(f) A parent or child who wishes to recover damages under this section has the burden of proving that the parent or child had a genuine, substantial, and ongoing relationship with the adult person before the parent or child may recover damages.

(g) In an action brought under this section, a court or a jury may not hear evidence concerning the lost earnings of the adult person that occur as a result of the wrongful act or omission.

(h) In awarding damages under this section to more than one (1) person, the court or the jury shall specify the amount of the damages that should be awarded to each person.

(i) In an action brought under this section, the trier of fact shall make a separate finding with respect to damages awarded under subsection (c)(3)(B).

As added by P.L. 84-1999, Sec. 2. 

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Action for Wrongful Death of a Child

Wrongful Death or Injury of a Child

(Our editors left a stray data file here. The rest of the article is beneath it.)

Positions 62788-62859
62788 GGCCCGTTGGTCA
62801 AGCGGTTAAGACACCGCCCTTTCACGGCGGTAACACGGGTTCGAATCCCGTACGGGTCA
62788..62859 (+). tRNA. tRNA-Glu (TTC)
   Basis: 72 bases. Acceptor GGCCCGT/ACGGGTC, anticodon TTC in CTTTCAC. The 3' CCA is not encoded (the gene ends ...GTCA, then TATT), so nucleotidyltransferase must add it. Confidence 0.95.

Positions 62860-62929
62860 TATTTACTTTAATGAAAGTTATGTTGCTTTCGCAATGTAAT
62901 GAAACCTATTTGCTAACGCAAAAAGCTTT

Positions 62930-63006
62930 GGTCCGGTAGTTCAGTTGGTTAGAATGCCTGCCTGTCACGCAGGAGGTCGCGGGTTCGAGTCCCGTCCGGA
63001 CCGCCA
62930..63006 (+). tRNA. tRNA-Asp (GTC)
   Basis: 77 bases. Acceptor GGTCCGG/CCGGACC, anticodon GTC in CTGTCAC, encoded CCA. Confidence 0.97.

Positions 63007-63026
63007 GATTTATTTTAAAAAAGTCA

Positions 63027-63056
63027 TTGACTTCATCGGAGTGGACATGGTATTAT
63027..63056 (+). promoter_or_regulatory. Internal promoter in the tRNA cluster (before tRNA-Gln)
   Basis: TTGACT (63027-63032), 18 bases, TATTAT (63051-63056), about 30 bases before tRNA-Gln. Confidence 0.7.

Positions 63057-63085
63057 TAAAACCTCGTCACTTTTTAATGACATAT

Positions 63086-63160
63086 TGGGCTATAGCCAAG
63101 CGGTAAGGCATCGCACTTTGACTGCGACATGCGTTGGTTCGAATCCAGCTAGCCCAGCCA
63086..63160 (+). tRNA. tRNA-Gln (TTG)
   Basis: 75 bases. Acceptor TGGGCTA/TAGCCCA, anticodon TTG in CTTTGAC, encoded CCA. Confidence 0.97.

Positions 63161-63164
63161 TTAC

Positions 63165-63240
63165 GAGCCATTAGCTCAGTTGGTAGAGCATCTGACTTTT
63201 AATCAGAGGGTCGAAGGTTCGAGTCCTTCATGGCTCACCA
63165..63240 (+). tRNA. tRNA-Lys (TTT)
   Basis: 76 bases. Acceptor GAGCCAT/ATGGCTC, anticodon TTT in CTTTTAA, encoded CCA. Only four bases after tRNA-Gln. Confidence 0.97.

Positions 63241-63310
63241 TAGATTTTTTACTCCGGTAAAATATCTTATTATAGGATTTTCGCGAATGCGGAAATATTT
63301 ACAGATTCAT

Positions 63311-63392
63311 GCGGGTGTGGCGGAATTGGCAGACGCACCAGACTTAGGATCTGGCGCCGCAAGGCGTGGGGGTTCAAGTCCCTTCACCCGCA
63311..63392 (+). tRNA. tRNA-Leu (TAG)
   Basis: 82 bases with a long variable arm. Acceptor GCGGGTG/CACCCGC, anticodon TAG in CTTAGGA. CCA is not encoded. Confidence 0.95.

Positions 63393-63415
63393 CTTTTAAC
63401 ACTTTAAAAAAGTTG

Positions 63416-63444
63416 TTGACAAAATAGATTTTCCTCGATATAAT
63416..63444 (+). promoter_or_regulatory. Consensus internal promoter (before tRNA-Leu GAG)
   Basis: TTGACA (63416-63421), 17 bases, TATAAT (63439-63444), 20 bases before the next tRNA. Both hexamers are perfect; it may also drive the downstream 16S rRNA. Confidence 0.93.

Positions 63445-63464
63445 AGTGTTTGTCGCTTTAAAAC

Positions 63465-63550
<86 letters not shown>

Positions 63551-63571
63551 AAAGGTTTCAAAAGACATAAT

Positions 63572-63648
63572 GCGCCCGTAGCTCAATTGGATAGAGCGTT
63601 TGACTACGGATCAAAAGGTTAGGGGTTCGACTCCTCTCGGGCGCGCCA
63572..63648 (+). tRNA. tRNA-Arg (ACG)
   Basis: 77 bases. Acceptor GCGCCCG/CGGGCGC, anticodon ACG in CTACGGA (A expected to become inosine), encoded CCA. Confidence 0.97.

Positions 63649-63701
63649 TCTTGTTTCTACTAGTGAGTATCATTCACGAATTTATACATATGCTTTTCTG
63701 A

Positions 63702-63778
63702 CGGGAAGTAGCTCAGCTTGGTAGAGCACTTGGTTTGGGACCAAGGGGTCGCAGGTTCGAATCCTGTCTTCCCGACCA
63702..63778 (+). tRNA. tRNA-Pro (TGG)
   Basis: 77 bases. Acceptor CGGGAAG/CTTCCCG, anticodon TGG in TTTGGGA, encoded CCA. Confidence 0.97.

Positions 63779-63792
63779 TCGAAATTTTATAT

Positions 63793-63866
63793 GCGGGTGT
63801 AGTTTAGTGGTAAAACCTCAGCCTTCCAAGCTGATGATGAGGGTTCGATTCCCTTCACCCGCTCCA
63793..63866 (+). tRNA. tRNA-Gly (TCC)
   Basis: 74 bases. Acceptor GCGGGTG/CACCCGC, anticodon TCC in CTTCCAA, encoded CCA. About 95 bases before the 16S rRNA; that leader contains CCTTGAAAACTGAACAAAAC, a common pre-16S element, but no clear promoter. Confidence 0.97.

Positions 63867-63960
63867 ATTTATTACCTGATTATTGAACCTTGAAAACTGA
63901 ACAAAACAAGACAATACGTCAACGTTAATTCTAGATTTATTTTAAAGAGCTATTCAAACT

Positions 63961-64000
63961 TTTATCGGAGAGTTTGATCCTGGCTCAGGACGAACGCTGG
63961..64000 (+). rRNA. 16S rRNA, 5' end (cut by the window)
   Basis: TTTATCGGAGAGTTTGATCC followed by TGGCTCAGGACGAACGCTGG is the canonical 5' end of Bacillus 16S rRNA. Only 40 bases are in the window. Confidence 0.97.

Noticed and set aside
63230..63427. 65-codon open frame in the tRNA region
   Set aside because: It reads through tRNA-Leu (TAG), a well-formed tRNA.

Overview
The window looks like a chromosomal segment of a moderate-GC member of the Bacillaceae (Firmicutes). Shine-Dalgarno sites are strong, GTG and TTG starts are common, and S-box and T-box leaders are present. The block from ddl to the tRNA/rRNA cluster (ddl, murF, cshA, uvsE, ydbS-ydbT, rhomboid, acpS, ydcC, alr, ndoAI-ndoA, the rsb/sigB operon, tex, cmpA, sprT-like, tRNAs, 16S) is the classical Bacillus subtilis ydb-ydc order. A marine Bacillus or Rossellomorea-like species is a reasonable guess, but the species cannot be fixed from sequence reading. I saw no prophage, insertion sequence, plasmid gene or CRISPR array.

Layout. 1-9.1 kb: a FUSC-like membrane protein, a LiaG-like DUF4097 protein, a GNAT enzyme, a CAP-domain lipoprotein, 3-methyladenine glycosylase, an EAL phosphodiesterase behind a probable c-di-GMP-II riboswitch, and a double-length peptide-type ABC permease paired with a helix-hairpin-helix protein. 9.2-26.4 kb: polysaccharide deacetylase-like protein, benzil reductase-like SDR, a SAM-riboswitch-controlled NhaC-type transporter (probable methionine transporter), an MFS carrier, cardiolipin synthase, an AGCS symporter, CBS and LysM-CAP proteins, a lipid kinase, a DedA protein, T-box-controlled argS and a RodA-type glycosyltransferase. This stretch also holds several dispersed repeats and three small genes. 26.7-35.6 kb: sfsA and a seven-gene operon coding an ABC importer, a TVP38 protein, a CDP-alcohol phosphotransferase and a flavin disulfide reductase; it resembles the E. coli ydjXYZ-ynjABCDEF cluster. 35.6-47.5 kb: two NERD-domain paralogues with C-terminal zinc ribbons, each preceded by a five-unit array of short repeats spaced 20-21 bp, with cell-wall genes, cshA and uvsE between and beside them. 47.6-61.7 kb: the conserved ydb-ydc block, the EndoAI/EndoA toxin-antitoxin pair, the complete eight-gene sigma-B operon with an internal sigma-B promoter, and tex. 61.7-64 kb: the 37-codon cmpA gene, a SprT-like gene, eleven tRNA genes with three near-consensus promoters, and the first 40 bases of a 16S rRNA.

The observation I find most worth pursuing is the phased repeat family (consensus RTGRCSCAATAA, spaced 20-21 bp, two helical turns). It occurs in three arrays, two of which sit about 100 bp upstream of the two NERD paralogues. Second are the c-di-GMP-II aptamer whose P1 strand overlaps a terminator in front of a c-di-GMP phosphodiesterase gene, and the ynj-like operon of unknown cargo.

Injury or Death of Child; Action by Parent or Guardian
Ind. Code § 34-23-2-1. (a) As used in this section, “child” means an unmarried individual without dependents who is:

  1. less than twenty (20) years of age; or
  2. less than twenty-three (23) years of age and is enrolled in a postsecondary educational institution or a career and technical education school or program that is not a postsecondary educational program.

(b) An action may be maintained under this section against the person whose wrongful act or omission caused the injury or death of a child. The action may be maintained by:

  1. the father and mother jointly, or either of them by naming the other parent as a codefendant to answer as to his or her interest;
  2. in case of divorce or dissolution of marriage, the person to whom custody of the child was awarded; and
  3. a guardian, for the injury or death of a protected person.